"I asked if he always carried used syringes home and he said that he did not usually," the officer wrote in an offense report. While searching the car, the officer picked up a blue lab coat and heard glass clanking in the pockets. Police ultimately seized 70 empty vials of Demerol, 16 vials of Midazolam and two syringes -- Campbell insisted he made collages out of the vials, and that other nurses at work saved vials for him to take home.
The following spring, Campbell pleaded guilty to third-degree felony possession of a controlled substance in a Brazoria County court and was sentenced to five years probation. Around this time, the Texas Board of Nursing opened an investigation into Campbell as hydrocodone, morphine and ativan (among other drugs) continued to disappear from hospitals at which Campbell worked. Nursing board records detail how, in December 2006, coworkers of Campbell's at Cypress Fairbanks Hospital would see him, while on shift, walk out of the restroom after a long stretch of time "looking pale and diaphoretic" with "slurred speech." When Campbell failed to show to a nursing board hearing on August 18, 2009, the board revoked his license.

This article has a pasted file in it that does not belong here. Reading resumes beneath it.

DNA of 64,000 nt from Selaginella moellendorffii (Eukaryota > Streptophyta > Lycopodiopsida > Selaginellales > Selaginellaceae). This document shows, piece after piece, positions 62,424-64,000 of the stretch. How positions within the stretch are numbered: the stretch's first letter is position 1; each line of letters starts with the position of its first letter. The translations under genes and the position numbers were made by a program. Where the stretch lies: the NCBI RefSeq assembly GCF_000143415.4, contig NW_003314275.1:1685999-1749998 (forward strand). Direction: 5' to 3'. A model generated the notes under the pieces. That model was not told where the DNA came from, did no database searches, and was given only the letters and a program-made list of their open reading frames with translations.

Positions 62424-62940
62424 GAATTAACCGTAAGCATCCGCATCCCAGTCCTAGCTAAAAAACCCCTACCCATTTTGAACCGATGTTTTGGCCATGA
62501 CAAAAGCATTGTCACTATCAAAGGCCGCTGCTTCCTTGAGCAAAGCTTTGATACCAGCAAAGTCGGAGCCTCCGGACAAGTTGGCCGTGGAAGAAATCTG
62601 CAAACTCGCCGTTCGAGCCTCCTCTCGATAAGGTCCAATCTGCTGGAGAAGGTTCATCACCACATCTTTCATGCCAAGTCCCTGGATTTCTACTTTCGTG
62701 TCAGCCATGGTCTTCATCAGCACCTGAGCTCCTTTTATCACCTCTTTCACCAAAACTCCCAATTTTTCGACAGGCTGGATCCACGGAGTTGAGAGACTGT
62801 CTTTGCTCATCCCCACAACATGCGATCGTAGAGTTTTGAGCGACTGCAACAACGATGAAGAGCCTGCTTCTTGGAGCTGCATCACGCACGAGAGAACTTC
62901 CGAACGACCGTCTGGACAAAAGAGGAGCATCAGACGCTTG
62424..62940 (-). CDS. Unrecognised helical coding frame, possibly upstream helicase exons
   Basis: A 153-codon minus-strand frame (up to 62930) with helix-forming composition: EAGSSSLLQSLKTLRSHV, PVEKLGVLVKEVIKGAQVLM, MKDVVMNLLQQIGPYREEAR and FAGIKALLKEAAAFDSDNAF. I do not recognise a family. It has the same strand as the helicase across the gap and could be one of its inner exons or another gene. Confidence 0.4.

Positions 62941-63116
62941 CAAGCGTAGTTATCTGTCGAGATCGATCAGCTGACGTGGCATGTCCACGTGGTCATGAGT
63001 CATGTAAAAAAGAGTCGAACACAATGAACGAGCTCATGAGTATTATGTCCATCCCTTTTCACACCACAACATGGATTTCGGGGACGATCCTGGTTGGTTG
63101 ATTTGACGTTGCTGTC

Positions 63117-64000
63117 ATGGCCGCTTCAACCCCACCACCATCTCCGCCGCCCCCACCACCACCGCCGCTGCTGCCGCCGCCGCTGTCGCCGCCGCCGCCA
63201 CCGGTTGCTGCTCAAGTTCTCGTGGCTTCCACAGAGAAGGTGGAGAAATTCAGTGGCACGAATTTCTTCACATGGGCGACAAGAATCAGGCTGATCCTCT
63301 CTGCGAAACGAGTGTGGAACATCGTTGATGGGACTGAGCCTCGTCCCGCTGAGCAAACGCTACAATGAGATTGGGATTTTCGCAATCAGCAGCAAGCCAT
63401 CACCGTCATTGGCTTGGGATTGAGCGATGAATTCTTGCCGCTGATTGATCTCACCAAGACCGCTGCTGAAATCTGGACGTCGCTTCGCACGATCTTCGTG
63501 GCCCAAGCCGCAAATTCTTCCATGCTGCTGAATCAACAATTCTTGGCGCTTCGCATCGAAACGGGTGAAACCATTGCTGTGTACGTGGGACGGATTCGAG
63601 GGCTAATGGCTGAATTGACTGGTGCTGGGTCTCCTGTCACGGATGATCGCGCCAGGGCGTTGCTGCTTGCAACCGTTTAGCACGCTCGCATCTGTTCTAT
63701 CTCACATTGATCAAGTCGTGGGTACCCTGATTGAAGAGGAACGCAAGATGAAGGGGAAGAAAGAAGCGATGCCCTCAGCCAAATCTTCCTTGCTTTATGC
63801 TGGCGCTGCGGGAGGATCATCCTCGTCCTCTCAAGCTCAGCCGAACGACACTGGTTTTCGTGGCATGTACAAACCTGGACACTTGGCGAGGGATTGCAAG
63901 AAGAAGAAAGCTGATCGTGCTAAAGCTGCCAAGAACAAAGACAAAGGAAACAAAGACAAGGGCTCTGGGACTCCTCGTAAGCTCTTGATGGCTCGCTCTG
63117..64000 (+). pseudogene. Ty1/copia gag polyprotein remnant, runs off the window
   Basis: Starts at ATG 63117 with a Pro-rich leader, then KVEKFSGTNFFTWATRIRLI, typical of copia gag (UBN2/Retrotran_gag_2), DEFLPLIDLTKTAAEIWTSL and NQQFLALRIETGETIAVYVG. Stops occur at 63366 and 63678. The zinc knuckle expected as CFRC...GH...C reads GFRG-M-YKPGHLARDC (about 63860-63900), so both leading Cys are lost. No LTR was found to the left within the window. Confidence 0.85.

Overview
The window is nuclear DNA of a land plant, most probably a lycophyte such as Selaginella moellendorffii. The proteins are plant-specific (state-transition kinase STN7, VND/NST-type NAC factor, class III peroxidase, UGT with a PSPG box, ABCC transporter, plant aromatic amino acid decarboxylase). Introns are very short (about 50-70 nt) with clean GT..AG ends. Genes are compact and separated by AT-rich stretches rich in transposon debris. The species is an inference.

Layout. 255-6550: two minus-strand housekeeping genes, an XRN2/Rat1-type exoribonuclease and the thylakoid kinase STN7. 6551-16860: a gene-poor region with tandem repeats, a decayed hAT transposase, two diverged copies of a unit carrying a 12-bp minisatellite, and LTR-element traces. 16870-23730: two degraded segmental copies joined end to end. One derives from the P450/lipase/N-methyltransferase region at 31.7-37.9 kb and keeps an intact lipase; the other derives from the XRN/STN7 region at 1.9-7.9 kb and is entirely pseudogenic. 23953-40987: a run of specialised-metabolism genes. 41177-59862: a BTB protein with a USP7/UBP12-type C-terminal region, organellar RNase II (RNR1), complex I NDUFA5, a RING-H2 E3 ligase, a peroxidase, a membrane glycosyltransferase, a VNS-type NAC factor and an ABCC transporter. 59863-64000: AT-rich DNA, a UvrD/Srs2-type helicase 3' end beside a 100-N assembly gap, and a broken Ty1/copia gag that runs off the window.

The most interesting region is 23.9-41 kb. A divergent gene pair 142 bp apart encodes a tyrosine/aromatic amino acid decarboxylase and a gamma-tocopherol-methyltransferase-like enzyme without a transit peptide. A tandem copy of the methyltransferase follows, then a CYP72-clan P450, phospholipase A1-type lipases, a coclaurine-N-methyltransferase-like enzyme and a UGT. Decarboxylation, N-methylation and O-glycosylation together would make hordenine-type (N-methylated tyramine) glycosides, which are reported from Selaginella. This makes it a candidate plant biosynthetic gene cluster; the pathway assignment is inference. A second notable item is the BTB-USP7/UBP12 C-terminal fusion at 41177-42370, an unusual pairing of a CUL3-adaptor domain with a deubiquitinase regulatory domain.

According to Brazoria County divorce court records, Campbell married his most recent wife months before he was arrested outside the Manvel Burger King in the summer of 2006. Soon after the two married, the relationship began to deteriorate due to Campbell's addiction to prescription meds, according to an affidavit the wife filed in October seeking a restraining order against Campbell. "At one time he was a licensed nurse and had a good job, but due to the addiction problem, he lost his license and has not worked since that time," she states.
In the months leading up to him beating, choking and threatening to kill his wife in front of their kids on September 19, 2014, Campbell had grown increasingly paranoid and hostile, his wife says in the affidavit. "He stays angry all of the time and constantly blames me for all of his problems and has accused me of having an affair when it is not true," she states.
After beating his wife "all night long," Campbell decided he wanted to go to his wife's office at M.D. Anderson to look through her work computer for evidence of an affair. So he dragged her to a shed behind the house, tied her to a chair and slung a noose around her neck. Campbell tossed the other end of the rope over a rafter and tied it to a weight, rigging it so that if she moved the weight would fall and she would be strangled to death, according to court records. When Campbell got back home, he beat her until he fell asleep. "He had the gun pointed at me most of the time," Campbell's wife states in her affidavit.
The wife escaped, and soon thereafter filed for divorce in Brazoria County. In her affidavit, she says, "I am extremely frightened of my husband and do not want him coming around me or the children."